Equivalent cuts to the Burke modernization line in the Navy’s Future Years Defense Plan (FYDP) — about $500 million over five years, USNI News understands — created a knock-on effect for the McCampbell, Mustin, Chafee and Bainbridge modernizations preventing the service from buying long-lead materials for the ships and allowing even a basic BMD capability, USNI News has learned.

When asked about the reductions following a House appropriations hearing on Thursday, Chief of Naval Operations (CNO) Adm. Jonathan Greenert told USNI News the cuts were a result of hard fiscal choices and reflected the service’s priorities.

“When I bring the budget to the Secretary [of the Navy] and say ‘Here are the mandates. You saw the priorities’ and then you get to modernization and asymmetric capability and say ‘Here’s where we stand versus the other important matters that we need, I recommend that we’re going to have to defer these modernizations’ and that’s when the ballistic missile defense modernization came out,” he said.

Currently, the Navy’s number one priority is the $100 billion design and construction effort for a new nuclear ballistic missile submarine to replace the aging Ohio-class boomers (SSB).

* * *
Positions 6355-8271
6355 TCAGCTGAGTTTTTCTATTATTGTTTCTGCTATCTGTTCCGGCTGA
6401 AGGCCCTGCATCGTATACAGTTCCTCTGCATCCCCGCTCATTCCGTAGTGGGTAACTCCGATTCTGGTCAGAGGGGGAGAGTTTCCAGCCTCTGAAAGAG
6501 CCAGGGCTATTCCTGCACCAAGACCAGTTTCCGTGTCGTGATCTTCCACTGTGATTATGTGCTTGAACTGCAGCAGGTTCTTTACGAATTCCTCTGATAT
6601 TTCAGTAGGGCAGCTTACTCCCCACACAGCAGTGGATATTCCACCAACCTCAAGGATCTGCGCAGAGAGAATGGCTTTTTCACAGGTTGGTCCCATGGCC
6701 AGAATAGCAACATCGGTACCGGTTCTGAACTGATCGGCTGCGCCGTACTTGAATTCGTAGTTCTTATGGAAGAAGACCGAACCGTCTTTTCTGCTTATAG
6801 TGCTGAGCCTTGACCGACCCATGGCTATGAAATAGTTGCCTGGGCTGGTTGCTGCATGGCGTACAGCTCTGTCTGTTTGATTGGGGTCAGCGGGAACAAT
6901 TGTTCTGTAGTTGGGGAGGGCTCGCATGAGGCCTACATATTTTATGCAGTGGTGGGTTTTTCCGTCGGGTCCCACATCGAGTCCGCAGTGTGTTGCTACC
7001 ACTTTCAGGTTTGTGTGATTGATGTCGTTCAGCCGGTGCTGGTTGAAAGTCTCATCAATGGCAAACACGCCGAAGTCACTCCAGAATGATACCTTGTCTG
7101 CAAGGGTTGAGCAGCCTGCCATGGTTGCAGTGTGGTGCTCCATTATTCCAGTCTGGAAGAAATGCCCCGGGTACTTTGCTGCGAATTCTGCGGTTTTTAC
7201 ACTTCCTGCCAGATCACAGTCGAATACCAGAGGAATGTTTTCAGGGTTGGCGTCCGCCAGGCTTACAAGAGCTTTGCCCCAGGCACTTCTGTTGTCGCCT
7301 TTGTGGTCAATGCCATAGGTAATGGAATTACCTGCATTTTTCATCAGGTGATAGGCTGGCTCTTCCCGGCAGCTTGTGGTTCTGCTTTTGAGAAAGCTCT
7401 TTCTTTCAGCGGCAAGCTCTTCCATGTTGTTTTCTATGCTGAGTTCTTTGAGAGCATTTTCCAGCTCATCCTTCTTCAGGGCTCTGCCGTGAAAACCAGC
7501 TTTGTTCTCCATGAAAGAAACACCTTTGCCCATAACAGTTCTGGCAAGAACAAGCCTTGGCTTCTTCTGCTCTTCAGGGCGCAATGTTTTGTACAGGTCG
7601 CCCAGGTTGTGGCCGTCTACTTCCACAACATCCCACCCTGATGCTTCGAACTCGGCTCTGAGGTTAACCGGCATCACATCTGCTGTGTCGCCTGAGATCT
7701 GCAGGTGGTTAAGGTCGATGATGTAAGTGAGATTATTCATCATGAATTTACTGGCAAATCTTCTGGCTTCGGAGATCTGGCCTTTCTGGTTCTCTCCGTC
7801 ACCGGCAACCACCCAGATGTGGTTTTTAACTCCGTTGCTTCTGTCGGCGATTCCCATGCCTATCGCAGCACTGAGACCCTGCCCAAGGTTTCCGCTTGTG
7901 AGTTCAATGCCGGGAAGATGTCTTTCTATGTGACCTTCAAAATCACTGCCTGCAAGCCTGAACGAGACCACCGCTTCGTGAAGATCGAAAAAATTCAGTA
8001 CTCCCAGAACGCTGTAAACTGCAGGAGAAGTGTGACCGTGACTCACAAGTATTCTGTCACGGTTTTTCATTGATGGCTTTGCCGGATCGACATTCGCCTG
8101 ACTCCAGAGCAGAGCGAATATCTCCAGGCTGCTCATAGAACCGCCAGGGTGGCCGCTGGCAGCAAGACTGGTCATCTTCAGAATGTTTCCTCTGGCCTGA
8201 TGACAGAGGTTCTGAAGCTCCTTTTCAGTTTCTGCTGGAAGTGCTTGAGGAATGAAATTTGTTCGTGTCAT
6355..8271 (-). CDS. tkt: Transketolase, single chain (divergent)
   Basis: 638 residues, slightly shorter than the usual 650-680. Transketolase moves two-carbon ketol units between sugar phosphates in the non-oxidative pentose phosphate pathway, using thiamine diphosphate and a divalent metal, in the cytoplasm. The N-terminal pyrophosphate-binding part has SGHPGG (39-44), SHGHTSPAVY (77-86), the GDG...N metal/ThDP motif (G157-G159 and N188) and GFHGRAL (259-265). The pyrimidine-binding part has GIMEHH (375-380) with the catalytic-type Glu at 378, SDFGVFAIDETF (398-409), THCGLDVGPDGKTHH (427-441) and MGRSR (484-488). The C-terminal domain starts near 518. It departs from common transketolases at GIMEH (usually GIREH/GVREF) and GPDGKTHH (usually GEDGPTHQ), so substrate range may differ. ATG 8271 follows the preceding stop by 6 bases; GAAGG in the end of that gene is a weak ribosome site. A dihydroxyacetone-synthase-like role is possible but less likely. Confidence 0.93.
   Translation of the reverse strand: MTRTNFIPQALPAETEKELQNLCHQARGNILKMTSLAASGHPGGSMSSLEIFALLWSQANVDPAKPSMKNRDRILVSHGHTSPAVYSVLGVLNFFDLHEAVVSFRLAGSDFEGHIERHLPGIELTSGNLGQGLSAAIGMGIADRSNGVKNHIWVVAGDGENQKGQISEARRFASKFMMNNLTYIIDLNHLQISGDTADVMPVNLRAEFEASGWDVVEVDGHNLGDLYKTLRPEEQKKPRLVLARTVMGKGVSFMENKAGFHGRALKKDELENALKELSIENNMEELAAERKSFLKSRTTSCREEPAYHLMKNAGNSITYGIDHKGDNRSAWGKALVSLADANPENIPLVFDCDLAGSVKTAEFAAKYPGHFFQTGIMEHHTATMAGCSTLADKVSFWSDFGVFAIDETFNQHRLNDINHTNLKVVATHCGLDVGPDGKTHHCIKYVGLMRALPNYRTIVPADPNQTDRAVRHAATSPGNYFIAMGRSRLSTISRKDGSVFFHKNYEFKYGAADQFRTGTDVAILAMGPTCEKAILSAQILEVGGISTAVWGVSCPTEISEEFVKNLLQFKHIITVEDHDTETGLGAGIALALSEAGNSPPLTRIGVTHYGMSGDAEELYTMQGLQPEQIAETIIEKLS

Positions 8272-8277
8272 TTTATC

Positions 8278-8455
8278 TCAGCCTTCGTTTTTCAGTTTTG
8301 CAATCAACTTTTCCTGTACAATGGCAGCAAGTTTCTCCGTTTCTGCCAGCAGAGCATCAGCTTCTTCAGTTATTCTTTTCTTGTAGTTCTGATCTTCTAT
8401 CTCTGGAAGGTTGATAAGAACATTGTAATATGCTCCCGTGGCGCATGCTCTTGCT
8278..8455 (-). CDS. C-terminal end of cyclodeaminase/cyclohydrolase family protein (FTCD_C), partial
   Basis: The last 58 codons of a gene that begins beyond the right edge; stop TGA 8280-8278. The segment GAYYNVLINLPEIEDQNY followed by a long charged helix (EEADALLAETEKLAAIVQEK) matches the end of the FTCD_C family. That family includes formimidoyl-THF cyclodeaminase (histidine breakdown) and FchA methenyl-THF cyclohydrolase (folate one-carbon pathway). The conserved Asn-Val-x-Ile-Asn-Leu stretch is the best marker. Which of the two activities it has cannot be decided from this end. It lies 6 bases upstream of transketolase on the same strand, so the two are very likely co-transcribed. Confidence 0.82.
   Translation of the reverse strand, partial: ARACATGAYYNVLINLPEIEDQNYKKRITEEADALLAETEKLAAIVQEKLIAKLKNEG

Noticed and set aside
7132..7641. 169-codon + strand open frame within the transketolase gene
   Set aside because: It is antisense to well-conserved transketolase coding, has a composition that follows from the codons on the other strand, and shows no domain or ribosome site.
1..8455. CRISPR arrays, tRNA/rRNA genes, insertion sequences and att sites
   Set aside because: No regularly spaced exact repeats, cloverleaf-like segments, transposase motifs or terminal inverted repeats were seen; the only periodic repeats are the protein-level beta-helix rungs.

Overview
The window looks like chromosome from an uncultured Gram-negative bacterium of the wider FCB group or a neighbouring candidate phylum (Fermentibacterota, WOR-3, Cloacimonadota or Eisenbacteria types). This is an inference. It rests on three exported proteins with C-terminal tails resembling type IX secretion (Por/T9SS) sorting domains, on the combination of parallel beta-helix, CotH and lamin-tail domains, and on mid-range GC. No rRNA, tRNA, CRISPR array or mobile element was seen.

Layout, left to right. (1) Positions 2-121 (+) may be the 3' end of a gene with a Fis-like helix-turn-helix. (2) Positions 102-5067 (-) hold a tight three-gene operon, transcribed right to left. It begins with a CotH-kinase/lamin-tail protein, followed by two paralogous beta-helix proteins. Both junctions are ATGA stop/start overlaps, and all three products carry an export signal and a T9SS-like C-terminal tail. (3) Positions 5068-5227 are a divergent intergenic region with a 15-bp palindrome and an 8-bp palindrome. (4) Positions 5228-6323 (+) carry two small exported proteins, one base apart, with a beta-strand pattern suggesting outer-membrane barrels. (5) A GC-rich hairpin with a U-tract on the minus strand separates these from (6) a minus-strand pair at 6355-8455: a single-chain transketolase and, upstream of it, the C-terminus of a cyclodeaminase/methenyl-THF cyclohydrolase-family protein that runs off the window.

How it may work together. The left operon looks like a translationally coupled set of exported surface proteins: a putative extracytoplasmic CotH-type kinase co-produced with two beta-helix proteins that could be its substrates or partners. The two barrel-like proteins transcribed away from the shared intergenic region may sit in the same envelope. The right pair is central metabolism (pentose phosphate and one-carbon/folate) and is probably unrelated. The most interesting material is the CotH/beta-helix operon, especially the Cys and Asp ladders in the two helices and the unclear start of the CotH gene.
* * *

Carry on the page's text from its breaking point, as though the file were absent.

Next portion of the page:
Rep. Randy Forbes (R-Va.) — chairman of the House Armed Services Seapower and Projection Forces subcommittee — said the reduction in the modernization was shortsighted.

“This is just another example of a critical upgrade being deferred by budget cuts. This decision was not strategy-driven, it was budget-driven. Demand for ballistic missile defense capacity and for ships that can be integrated into Navy anti-aircraft battle networks is higher than ever,” Forbes told USNI News on Tuesday following an earlier version of this post.
“These kind of decisions ought to be based on what we need for national security, not what we want to spend.”

Baseline 9

USS John Paul Jones (DDG 53) launches a Standard Missile-6 (SM-6) during a live-fire test of the ship's aegis weapons system on June 19, 2014. US Navy Photo

USS John Paul Jones (DDG 53) launches a Standard Missile-6 (SM-6) during a live-fire test of the ship’s aegis weapons system on June 19, 2014. US Navy Photo

Begun in 2007, the Baseline 9 upgrade was designed as a transformational upgrade that would not only replace aging the 1980s AN/UYK-43 32-bit military standard (MILSPEC) computers with much more easily upgradeable and powerful modern commercial computers but also give ships more flexibility in the targets they could handle.

Baseline 9 Types

9A:Upgrade for Ticonderoga-class cruisers that does not include BMD capabilities.

9C: Upgrades Arleigh Burke guided missile destroyers with the Lockheed Martin Multi-Mission Signal Processor that will allow the destroyers to switch between BMD and the air defense role.